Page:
We scrambled to help as best we could with our limited first-aid supplies.  My friend Stu started looking for something that would serve as a splint and he found an old rubber sandal which worked perfectly as a wrist ‘sandwich’.  I had some elastic tape which wrapped around the ‘sandwich’ and Tapan and Stu fashioned a sling for her arm to keep it stable.  Roberta found some ibuprofen which we left with the family along with strict instructions on how and when to take it.  Taking the blind woman’s two granddaughters with us, we set off for Pokhara where we would send the granddaughters back with more medical supplies.  The old woman’s name was Biva and her two granddaughters were both named Puja (they were cousins).

We reached a small town and purchased some basic medicines and an ace bandage at a pharmacy shop.  The granddaughters let us know that a local health care worker would visit their grandmother and check on her soon. I gave them each a candy bar, some money for lunch and we said goodbye, for now.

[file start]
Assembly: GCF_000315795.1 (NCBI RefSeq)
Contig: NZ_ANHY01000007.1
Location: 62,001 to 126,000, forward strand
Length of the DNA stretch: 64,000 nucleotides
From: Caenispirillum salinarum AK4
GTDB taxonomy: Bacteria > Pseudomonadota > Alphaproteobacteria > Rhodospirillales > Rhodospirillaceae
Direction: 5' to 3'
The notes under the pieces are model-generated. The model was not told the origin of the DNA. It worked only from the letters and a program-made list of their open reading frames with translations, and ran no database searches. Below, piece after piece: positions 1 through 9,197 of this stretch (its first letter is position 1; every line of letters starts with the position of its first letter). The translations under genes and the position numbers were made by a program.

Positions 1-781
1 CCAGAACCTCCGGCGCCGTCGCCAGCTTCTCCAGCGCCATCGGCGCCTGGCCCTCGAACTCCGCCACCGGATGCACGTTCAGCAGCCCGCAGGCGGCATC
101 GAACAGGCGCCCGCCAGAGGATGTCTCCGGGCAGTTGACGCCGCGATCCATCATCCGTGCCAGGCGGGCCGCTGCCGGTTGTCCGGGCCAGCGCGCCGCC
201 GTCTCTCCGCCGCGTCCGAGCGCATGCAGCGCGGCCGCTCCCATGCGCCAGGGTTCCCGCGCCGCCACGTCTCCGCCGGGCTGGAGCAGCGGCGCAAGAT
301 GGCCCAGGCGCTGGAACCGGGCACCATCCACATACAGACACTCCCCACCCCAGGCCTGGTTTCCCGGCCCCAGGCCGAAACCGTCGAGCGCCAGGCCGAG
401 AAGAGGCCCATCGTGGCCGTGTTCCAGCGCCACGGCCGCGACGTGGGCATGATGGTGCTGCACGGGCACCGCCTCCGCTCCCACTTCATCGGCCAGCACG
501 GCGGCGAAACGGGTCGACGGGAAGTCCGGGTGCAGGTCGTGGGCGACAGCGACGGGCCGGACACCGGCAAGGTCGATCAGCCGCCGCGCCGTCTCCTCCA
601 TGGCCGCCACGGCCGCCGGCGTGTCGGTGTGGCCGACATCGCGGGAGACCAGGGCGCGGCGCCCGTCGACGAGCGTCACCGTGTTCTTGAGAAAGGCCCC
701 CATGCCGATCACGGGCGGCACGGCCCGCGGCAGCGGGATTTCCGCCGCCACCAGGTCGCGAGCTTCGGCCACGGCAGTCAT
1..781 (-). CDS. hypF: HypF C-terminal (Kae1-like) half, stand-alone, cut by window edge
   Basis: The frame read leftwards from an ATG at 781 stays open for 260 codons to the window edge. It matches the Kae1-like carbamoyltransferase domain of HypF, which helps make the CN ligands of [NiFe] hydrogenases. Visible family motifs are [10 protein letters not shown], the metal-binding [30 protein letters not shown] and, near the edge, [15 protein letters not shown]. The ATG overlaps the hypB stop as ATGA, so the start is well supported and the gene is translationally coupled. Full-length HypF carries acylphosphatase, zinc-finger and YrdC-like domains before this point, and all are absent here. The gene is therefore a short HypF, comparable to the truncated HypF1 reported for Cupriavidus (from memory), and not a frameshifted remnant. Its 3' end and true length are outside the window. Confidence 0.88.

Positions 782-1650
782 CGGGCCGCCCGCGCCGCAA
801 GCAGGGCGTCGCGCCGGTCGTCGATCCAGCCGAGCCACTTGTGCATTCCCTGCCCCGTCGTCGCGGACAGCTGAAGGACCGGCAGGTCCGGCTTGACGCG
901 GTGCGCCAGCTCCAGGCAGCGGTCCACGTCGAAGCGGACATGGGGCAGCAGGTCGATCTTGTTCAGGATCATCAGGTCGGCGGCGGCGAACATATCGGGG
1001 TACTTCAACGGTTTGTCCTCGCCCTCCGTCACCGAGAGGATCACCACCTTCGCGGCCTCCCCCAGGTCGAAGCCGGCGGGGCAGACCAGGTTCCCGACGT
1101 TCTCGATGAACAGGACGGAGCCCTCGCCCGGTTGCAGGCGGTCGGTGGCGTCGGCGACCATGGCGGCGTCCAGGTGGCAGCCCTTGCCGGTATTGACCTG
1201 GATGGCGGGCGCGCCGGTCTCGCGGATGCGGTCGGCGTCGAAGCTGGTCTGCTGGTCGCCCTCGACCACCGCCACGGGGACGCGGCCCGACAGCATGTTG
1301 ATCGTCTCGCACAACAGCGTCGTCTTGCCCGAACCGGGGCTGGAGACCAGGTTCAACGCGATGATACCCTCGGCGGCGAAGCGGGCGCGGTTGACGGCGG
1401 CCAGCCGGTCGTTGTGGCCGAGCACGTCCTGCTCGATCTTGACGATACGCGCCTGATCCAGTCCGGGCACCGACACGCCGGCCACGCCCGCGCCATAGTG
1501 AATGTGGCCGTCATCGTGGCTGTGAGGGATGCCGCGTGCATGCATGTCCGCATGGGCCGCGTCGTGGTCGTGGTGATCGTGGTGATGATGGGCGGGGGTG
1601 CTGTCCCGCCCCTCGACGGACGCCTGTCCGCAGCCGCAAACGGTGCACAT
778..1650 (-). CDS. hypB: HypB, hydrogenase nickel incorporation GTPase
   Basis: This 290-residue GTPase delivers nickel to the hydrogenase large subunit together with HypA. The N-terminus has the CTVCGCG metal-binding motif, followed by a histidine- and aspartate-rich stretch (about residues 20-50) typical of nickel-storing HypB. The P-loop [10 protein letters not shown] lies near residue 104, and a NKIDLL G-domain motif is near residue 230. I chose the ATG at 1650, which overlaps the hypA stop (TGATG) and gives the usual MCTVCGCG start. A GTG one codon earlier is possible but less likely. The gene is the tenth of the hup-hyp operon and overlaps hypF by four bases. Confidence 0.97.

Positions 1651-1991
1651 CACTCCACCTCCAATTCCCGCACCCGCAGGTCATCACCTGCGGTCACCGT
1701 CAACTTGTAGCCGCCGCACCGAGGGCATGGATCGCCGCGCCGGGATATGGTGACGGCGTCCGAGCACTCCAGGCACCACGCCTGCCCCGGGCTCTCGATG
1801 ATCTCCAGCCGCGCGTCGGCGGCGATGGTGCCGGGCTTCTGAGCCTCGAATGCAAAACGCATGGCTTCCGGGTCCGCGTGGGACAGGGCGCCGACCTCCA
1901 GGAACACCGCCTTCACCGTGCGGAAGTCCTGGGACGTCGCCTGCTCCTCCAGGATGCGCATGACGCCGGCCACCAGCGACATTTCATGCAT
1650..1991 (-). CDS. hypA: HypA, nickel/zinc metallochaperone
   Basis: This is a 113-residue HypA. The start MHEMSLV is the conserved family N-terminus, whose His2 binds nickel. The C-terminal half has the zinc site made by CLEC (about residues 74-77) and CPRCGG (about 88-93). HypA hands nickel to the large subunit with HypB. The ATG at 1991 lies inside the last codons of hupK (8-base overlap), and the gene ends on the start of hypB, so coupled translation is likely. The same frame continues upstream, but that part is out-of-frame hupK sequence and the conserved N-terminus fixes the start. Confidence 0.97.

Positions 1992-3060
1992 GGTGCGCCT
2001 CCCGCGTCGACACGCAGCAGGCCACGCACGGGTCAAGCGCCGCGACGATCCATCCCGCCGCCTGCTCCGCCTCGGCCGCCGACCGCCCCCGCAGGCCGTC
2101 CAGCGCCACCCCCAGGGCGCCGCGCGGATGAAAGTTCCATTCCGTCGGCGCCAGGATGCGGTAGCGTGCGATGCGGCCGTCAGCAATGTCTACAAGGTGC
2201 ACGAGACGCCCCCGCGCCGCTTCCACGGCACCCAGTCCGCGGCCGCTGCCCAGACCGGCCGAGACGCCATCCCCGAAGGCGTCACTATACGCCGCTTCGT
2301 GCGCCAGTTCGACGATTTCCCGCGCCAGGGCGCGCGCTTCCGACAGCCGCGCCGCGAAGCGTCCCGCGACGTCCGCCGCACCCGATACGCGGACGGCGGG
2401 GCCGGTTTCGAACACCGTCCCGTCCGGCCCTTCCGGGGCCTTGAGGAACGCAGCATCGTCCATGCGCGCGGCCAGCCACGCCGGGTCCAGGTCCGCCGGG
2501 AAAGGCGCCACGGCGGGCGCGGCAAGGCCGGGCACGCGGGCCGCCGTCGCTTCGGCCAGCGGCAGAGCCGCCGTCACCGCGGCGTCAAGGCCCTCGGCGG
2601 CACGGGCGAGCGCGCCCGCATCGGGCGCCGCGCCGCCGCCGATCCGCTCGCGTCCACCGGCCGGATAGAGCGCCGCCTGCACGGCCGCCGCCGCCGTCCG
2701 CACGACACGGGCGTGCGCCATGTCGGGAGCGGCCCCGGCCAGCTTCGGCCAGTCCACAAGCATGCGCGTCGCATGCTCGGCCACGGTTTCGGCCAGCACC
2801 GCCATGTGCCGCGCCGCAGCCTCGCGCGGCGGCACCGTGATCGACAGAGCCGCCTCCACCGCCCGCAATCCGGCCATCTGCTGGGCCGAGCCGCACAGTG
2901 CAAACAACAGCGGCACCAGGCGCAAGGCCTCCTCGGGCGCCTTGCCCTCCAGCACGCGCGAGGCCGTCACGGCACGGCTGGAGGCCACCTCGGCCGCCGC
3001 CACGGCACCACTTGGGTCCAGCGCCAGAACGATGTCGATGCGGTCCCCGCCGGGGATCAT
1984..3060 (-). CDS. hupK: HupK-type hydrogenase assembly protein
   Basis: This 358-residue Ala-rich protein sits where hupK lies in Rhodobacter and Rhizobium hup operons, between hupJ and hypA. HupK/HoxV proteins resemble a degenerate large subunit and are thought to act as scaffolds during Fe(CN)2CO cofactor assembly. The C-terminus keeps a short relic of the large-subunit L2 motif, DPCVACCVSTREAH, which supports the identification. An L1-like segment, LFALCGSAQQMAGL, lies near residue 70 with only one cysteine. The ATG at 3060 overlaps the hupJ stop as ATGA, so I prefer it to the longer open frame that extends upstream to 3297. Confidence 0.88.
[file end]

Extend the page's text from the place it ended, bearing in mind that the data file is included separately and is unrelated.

We returned to Kathmandu but the image of that woman’s pained face stayed with me.  I continued to worry.  Tapan told me that she came from a low-caste family so it might be difficult for them to get, or afford help.  I asked if we could check on Biva and both he and Mitra thought that this was a definite possibility.  Once I returned home to Bellevue we set a plan in-motion whereby Tapan would return with a porter (Bhim) and, if necessary carry Biva to the hospital in Pokhara for treatment.  As you can see from the photos, that is exactly what happened!  Tapan carried Biva down the many difficult steps and helped her get to the hospital where she was further treated for her wrist injury.  After treatment Tapan and Bhim helped Biva get back to her village home where she can continue to recuperate with medicines from the hospital.